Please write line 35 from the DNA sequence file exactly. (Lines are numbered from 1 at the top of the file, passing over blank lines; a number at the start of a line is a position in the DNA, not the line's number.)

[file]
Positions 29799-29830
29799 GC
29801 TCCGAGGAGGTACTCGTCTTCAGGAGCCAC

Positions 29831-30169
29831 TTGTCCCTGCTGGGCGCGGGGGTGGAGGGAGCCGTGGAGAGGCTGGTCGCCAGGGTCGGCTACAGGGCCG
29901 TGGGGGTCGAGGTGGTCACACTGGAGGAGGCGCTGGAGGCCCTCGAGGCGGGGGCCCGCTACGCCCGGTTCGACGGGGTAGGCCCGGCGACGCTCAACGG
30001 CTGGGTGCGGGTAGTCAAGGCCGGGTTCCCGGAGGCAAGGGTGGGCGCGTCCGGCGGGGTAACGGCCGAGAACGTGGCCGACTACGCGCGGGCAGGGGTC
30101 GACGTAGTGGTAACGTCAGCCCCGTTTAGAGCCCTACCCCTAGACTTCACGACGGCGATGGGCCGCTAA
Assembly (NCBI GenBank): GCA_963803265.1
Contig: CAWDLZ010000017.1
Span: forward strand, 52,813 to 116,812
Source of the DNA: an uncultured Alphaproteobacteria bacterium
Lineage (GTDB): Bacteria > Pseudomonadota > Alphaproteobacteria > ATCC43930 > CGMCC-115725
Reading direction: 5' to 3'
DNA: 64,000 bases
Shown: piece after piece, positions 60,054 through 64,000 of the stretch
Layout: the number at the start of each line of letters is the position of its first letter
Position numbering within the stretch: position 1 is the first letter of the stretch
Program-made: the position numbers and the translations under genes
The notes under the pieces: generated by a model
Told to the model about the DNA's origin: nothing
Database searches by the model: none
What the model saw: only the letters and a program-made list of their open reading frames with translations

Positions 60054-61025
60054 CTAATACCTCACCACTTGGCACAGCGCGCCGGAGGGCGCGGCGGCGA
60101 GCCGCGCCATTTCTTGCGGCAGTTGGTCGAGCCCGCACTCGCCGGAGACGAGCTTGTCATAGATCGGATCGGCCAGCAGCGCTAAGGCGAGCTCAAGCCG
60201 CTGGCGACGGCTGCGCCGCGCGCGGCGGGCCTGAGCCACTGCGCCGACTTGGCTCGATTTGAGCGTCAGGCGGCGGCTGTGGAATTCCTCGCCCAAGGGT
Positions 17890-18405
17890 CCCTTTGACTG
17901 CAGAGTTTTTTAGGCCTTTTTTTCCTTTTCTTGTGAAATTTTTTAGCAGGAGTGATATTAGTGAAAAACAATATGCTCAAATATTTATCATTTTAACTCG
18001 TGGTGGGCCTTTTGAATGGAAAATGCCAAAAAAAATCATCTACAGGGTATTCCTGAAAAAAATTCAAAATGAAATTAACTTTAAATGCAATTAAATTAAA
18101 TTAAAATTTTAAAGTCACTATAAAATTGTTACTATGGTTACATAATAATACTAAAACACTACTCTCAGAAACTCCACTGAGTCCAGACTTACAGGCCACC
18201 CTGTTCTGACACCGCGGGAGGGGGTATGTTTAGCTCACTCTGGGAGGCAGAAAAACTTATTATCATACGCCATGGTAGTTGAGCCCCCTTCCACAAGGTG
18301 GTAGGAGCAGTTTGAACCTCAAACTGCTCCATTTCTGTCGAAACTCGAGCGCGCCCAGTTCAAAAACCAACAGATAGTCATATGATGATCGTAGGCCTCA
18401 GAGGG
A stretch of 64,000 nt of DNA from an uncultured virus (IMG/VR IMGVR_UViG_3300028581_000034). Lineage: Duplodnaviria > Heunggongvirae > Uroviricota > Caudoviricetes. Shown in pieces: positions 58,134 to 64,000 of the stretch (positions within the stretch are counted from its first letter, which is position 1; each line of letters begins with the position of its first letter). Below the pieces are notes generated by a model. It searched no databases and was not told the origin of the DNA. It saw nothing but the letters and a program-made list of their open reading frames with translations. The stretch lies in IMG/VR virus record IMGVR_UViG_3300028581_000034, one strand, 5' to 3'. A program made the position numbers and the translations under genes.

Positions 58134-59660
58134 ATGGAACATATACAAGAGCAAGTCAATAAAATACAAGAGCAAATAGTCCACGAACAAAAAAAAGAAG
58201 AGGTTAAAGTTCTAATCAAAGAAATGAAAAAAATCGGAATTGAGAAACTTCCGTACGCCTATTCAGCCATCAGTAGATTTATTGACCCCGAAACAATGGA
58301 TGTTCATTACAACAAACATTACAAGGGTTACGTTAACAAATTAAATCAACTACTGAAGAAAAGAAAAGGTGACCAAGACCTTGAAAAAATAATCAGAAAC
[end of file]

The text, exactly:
18401 GAGGG